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Cubital tunnel syndrome
What is cubital tunnel syndrome?
The cubital tunnel is located at the inner aspect of the elbow joint. It provides passage to a certain nerve (called the ulnar nerve). Various causes can result in pressure upon the ulnar nerve in this area resulting in pain and numbness at the inner aspect of the forearm and to the little and ring fingers. Examples include ganglion cysts (small fluid sacs that usually come off the joint) and osteophytes (small bony spurs resulting from wear and tear). Another cause for ulnar nerve irritation at the cubital tunnel is when the ulnar nerve is unstable and dislocates outside the cubital tunnel on forearm movements. This condition is referred to as “ulnar nerve subluxation/dislocation”. The patient may feel snapping at the inside of the elbow when the nerve dislocates, associated with pain and numbness at the inner aspect of the forearm and the little and ring fingers.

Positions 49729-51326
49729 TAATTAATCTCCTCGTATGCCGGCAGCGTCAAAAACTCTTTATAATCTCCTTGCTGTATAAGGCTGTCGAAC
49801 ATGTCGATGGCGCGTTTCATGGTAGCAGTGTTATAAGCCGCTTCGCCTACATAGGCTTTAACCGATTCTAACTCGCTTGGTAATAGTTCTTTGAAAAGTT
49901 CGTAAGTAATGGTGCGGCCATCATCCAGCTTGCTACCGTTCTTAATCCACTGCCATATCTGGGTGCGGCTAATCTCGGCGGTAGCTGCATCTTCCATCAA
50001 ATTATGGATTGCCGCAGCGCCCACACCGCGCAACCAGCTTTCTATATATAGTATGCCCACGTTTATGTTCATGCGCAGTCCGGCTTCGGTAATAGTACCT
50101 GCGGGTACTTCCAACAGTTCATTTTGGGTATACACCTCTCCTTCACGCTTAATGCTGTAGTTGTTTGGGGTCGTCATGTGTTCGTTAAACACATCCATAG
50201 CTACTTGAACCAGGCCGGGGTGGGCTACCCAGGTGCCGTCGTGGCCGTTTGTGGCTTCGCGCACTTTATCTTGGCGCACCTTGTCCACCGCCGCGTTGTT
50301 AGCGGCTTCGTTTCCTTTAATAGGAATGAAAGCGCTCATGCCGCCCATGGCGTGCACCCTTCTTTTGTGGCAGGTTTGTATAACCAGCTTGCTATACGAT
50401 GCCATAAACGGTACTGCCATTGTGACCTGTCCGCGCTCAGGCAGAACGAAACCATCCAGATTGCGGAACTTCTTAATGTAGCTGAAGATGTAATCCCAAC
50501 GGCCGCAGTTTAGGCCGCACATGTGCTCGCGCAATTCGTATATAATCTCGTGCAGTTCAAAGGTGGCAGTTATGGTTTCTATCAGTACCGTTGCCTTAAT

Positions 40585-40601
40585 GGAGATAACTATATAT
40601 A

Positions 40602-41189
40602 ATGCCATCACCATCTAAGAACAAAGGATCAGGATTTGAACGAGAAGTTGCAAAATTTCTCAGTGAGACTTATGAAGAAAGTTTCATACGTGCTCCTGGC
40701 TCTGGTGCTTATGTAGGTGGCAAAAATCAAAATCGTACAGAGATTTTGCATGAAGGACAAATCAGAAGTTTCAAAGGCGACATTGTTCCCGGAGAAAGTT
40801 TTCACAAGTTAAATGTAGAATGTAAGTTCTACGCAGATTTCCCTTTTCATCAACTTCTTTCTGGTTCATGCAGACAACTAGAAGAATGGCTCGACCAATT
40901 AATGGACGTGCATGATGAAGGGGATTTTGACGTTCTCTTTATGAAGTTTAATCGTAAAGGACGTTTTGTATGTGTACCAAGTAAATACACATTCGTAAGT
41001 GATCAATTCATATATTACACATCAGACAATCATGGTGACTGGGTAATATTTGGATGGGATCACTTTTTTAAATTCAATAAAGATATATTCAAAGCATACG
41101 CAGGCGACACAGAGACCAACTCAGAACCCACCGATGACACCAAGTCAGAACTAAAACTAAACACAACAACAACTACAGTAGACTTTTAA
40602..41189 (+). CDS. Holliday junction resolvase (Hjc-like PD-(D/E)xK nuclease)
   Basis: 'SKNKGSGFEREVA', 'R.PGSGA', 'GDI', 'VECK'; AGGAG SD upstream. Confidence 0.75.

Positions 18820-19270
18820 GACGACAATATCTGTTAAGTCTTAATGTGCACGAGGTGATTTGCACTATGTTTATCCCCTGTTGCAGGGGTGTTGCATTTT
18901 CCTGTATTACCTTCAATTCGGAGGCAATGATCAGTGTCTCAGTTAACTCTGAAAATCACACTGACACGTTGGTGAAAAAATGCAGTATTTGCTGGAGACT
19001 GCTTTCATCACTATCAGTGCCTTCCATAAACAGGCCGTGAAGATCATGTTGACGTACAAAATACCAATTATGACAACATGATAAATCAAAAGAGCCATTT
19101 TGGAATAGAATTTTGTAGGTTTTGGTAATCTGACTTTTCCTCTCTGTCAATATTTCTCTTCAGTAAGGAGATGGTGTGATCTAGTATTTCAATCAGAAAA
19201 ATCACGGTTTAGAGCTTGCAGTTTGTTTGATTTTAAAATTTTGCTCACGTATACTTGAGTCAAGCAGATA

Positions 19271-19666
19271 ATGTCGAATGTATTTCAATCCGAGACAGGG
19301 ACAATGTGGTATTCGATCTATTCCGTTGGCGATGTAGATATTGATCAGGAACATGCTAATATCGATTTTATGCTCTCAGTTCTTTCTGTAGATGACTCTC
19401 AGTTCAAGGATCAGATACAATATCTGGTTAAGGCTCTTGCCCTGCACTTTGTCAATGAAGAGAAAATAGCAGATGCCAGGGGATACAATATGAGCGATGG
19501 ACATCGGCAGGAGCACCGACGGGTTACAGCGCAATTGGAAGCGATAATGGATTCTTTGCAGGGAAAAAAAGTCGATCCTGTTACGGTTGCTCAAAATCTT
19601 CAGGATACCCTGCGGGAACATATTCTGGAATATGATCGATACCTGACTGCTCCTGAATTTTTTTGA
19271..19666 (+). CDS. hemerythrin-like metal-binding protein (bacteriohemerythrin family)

How to diagnose cubital tunnel syndrome?
Ultrasound examination is very useful for assessing the ulnar nerve for any thickening or changes that indicate nerve inflammation or irritation. It can also assess for any local cause for pressure upon the nerve as sometimes there are small sacs of fluid (called ganglion cysts) or small bony spurs (called osteophytes) that can get close to the nerve and exert pressure on it. In addition, ultrasound examination is extremely useful to perform a dynamic assessment of the ulnar nerve at the level of the cubital tunnel to assess for ulnar nerve dislocation.
Snapping ulnar nerve. The ulnar nerve is thickened and seen snapping outside the cubital tunnel on dynamic ultrasound assessment.
The Musculoskeletal Ultrasound & Injections clinic
169 Richmond Road
Kingston upon Thames
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